We show that in the context of nonuniform complexity, nondeterministic logarithmic space bounded computation can be made unambiguous. An analogous result holds for the class of problems reducible to context-free languages. In terms of complexity classes, this can be stated as: NL/poly = UL/poly
LogCFL/poly = UAuxPDA(log n, n^{O(1)})/poly
The proof makes use of the isolation lemma and a new extended version of the inductive counting technique.

Isolation, Matching, and Counting [AR98] [ARZ99]

We show that the perfect matching problem is in the complexity class SPL (in the nonuniform setting). This provides a better upper bound on the complexity of the matching problem, as well as providing motivation for studying the complexity class SPL. Using similar techniques, we show that the complexity class LogFew (defined and studied in \cite{bdhm} coincides with NL in the nonuniform setting. Finally, we also provide evidence that our results also hold in the uniform setting.

On some recognizable picture-languages [Rei98]

We show that the language of pictures over $\{a,b\}$, where all occurring $b$'s are connected is recognizable, which solves an open problem in \cite{Mat98}. We generalize the used construction to show that monocausal deterministically recognizable picture languages are recognizable, which is surprisingly nontrivial. Furthermore we show that the language of pictures over $\{a,b\}$, where the number of $a$'s is equal to the number of $b$'s is nonuniformly recognizable.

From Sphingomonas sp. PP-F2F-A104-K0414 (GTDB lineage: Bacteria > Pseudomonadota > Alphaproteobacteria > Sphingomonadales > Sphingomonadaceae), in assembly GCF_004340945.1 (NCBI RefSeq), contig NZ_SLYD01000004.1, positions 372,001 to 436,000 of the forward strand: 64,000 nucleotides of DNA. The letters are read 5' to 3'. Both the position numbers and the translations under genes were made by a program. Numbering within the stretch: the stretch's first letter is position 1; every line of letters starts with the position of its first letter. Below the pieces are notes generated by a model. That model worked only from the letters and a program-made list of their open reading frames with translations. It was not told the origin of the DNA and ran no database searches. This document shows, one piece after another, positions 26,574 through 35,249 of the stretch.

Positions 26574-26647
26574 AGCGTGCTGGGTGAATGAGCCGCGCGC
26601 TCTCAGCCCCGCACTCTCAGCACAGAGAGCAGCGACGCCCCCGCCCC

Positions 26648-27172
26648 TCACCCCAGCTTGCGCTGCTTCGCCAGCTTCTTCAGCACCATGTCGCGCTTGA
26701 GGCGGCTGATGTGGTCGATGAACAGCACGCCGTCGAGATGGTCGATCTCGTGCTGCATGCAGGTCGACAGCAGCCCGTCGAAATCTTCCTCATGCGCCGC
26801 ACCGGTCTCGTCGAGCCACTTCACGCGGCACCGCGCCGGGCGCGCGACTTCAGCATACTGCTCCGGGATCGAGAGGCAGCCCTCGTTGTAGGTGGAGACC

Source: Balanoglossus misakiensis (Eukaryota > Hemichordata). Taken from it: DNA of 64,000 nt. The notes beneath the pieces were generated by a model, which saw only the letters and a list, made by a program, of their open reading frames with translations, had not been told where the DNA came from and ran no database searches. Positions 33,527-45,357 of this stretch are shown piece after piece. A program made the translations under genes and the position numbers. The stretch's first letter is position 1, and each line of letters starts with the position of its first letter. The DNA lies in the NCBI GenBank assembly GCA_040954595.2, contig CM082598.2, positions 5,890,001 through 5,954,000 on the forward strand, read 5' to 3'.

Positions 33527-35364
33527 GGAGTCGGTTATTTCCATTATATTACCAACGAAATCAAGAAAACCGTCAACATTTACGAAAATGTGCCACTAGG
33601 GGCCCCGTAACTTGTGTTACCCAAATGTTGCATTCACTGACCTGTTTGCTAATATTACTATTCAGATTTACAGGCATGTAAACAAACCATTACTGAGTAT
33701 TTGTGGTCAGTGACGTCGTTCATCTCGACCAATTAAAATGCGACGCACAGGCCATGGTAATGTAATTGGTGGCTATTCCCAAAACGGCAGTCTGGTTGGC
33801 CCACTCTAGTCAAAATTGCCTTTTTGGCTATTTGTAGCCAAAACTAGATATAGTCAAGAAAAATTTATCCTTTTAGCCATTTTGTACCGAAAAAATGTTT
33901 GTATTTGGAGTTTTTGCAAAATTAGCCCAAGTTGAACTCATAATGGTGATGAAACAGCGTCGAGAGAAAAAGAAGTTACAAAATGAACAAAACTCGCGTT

Decidability of Code Properties [FRS99]

We explore the borderline between decidability and undecidability of the following question: ``Let ${\cal C}$ be a class of codes. Given a machine $\frM$ of type $X$, is it decidable whether the language $L({\frM})$ lies in ${\cal C}$ or not?'' for codes in general, $\omega$-codes, codes of finite and bounded deciphering delay, prefix, suffix and bi(pre)fix codes, and for finite automata equipped with different versions of push-down stores and counters.

A parallel contextfree derivation hierarchy [Rei99]

We are interested in those contextfree languages, where the recognition can be parallelized efficiently. Therefor we consider for a function f the class CFLth(f(n)) of contexfree languages being generated by a contextfree grammar such that every word in the language can be derived in f(n) parallel steps, that means with f(n) bounded tree height. We give a non-regular language with logarithmic tree height disproving a conjecture of Culik and Maurer. As a new method we use counter-representations, where the successor relation can be handled as the complement of context-free languages. We show that a strict and dense hierarchy is obtained between CFLth$(\log n)$ and CFLth$(lin)$=CFL.